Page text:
loose monetary conditions in driving capital flows to emerging markets, with particular focus on the
Federal Reserves quantitative easing programs. Fratzscher et al. (2012) find a significant impact of
central bank asset purchases on EM asset prices and portfolio flows using weekly data on flows to
EM-dedicated funds from Emerging Portfolio Fund Research (EPFR) Global. By contrast, in a Federal
Reserve discussion paper, Ahmed and Zlate (2013) find that unconventional U.S. monetary policy has
left the volume of flows unaffected, but has shifted the composition of capital inflows towards
portfolio investments. A more recent study by the World Bank (2014) concludes that the Feds three
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quantitative easing programs have had a significant, but diminishing impact on the volume of EM
capital flows over time. A limitation of this study, however, is that the impact of Fed asset purchases
is not modeled explicitly and is instead estimated as a residual. Koepke (2014) takes a broader
approach on the impact of U.S. monetary policy by focusing on shifts in market expectations for
future Fed policy interest rates, which are found to be an important determinant of portfolio flows to
EM economies, especially bond flows. This relationship is established for both EPFR fund flows data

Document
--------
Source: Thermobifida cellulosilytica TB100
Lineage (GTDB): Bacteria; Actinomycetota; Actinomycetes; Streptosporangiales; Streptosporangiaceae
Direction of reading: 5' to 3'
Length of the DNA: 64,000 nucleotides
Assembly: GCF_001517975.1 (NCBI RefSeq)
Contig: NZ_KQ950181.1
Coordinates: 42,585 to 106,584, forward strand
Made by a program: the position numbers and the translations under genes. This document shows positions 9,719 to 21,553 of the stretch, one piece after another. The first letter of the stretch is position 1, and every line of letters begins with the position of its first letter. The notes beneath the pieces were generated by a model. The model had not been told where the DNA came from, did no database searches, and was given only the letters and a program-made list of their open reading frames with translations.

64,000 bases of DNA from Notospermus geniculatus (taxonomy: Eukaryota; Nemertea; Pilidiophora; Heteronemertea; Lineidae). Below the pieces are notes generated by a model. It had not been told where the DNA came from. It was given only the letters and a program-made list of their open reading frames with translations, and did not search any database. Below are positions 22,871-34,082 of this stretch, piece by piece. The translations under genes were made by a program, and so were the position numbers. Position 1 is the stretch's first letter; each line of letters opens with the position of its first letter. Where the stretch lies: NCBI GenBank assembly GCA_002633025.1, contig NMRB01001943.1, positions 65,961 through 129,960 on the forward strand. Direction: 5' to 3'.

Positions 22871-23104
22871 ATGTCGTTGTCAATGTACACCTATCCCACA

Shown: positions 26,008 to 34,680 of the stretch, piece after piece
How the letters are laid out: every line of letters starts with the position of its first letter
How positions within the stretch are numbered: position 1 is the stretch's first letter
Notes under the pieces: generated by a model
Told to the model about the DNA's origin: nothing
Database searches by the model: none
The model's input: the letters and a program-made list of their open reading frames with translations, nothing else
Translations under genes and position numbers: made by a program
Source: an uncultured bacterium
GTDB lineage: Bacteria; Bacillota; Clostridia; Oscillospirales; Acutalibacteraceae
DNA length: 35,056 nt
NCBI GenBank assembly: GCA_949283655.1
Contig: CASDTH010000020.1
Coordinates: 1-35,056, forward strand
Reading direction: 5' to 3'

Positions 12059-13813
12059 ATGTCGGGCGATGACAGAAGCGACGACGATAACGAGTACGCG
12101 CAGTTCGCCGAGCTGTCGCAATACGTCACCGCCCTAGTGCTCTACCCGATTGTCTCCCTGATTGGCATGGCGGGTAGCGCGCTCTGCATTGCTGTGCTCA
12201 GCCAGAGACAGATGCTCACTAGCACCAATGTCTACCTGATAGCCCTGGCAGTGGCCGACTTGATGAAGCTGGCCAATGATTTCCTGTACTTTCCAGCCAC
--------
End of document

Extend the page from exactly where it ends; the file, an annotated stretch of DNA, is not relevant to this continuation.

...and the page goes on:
and BoP-consistent monthly portfolio flows data. In addition, in the post-crisis period, shifts in
expectations towards tighter monetary policy are found to have had a much stronger adverse impact
on portfolio flows than the boost that comes from shifts towards easier policy. Dahlhaus and
Vasishtha (2014) build on this framework and confirm in a cross-country comparative analysis that
Fed policy expectations have been an important determinant of equity and especially bond flows in
recent years, particularly during the Taper Tantrum of 2013.

Overall, the academic focus has shifted substantially over time, reflecting changing economic
circumstances, increasing data availability, and the growing role of emerging markets in the global
economy. One recurring pattern is that the literature has tended to focus on cyclical push factors
during and after U.S. recessions, while the other periods have seen greater focus on pull factors and
secular forces shaping the evolution of capital flows. This may be in part because the relative
importance of the drivers of capital flows themselves changes over time, for example due to changes
in the magnitude of external and domestic shocks. In particular, Fratzscher (2012) finds that push
factors were the dominant drivers of portfolio fund flows during the global financial crisis, while in
the years after the financial crisis, portfolio flows responded more strongly to pull factors such as
macroeconomic fundamentals, institutions and policies of recipient countries. In addition, Lo Duca
(2012) specifically investigates the extent to which push and pull factors vary over time using a time
varying coefficient model. He finds that pull factors are more important when risk aversion is
elevated, although extreme risk aversion generates panics where local developments play only a
small role in shaping capital flows.

5. Classification of Capital Flows Analyzed in the Literature